Federal judge Ed Reed has refused to dismiss the lawsuit against Carson City and one of its courthouse bailiffs, charging violations of a protester's civil rights.
Tonja Brown was arrested and charged with trespassing, obstruction and resisting an officer in June 2002 following a protest outside the city courthouse. She and several others had been outside protesting the court's refusal to release a grand jury report critical of the court and district attorney's office.
Brown said she ran into trouble when she went inside to sit down and rest because of a back condition. During the confrontation with bailiff Roy Eddings, Brown charged he confiscated her protest sign then physically bumped her out of the way, injuring her when she tried to stop him.
Brown was then allegedly ordered out of the courthouse entry area and told no one was allowed to rest on the bench there because it was for visitors removing shoes before passing through the metal detector.
She was arrested and convicted of the charges in Carson District Court. When the district attorney's office refused her complaints about the arrest, Brown sued in federal district court, accusing Eddings and two other bailiffs present at the time of violating her free-speech rights and her right to be free from unreasonable search and seizure.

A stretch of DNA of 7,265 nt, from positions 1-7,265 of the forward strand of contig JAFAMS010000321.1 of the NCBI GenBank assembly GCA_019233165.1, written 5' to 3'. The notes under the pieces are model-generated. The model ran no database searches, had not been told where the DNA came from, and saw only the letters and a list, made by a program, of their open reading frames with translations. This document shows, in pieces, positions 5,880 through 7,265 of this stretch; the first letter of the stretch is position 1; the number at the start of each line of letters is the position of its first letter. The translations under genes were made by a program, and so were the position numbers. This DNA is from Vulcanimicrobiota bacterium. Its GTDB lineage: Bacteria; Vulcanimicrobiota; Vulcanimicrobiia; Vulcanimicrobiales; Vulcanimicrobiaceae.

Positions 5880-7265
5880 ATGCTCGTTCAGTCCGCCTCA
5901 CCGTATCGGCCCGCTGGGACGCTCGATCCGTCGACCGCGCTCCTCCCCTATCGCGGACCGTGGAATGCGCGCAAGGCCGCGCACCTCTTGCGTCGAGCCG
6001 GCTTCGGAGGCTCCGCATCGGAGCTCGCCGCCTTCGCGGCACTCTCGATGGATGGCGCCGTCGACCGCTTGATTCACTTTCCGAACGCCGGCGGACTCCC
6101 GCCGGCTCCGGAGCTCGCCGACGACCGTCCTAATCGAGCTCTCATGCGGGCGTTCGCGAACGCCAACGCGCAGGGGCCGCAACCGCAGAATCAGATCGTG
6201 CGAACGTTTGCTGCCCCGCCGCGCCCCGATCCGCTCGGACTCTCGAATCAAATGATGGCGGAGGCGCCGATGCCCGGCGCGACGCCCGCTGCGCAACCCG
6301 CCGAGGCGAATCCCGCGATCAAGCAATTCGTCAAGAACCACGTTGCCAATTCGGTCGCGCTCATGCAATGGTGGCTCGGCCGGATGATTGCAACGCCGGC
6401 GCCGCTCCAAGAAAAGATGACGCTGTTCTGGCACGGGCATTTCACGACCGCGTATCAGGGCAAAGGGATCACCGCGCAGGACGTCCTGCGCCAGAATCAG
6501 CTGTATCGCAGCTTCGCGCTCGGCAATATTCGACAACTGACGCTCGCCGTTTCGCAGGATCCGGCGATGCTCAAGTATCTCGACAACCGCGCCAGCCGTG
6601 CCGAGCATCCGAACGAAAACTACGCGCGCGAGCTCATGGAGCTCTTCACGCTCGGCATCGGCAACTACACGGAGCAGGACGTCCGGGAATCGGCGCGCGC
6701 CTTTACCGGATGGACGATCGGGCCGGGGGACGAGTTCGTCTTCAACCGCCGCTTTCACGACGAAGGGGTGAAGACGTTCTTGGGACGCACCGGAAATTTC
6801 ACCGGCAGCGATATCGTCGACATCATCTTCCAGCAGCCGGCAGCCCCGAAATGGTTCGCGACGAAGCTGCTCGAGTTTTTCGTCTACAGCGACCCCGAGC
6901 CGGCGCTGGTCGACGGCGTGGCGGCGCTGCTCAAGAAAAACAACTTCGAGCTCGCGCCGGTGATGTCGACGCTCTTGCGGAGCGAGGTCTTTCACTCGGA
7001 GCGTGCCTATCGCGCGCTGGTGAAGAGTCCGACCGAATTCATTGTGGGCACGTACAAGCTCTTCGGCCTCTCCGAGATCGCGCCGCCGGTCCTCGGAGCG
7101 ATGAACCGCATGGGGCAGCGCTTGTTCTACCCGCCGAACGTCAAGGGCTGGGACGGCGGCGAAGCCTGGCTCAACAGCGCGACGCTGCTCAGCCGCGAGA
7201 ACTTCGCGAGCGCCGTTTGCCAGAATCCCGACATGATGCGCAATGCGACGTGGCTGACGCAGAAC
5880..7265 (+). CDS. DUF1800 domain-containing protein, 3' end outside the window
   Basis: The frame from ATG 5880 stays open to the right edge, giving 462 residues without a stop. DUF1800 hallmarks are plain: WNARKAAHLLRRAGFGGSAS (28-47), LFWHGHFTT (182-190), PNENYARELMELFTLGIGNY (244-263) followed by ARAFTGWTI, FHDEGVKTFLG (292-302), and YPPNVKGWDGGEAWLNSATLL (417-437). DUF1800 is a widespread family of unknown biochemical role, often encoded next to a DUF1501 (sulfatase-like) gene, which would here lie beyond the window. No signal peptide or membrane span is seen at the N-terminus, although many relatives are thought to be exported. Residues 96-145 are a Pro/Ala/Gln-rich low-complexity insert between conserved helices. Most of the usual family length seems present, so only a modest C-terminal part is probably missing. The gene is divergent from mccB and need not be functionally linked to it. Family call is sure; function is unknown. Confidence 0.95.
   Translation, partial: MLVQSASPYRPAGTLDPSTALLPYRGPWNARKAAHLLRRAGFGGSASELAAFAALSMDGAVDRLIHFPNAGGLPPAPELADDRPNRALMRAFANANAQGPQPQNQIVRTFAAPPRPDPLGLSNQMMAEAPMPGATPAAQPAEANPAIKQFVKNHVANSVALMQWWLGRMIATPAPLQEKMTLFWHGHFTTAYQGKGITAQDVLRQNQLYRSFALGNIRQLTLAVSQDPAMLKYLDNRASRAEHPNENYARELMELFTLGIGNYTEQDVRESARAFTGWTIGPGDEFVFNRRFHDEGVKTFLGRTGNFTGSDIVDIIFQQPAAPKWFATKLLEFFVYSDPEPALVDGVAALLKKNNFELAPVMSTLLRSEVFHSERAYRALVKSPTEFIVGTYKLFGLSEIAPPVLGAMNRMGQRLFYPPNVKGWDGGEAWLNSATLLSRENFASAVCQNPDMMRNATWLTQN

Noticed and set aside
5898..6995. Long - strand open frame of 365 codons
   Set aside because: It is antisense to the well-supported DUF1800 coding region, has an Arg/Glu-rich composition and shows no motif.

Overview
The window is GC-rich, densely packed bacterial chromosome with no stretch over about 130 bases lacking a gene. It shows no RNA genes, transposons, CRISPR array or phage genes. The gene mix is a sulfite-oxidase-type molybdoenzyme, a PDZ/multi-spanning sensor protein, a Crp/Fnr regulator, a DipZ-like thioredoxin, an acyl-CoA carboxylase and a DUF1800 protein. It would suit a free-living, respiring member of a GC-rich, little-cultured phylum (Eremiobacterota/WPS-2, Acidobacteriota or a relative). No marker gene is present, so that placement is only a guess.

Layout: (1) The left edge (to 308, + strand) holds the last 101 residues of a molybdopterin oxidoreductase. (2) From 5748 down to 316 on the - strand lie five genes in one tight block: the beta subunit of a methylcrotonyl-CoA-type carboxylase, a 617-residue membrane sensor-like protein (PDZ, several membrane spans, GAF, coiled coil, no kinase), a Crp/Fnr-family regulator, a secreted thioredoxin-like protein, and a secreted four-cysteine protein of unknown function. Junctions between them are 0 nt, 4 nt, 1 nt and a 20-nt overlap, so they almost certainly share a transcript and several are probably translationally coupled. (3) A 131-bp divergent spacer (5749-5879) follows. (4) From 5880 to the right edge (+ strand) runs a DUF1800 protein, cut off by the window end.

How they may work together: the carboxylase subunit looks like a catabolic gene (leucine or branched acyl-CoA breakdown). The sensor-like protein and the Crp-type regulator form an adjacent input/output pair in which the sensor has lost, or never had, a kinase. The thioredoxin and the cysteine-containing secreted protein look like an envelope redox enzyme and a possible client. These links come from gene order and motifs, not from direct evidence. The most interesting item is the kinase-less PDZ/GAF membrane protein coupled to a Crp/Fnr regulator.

She also accused Eddings of using unreasonable and excessive force in making the arrest.
Judge Reed dismissed the other bailiffs from the lawsuit and dismissed the free-speech and search-and-seizure claims, saying the rules in the courthouse were reasonable and legal.
But he refused to dismiss the charge of excessive force against Eddings. Reed ruled there is evidence Eddings knew Brown had a back condition, and that he was told he was hurting her by putting her in a wrist lock and forcing her to the ground. Reed also found evidence she suffered extensive back injuries from the incident.
As a result of the injuries, Brown alleged she required shoulder surgery.
There is also evidence, the judge wrote, that Brown was calm and peaceful, not violent, in response to the order she leave the security area of the courthouse.
"For these reasons, we find that there exists an issue of material fact as to whether excessive force was used in violation of plaintiff's Fourth Amendment rights," the judge wrote.
The ruling sends the case against Eddings and Carson City as his employer forward to trial in Reno's federal district court.
n Contact reporter Geoff Dornan at email@example.com or 687-8750.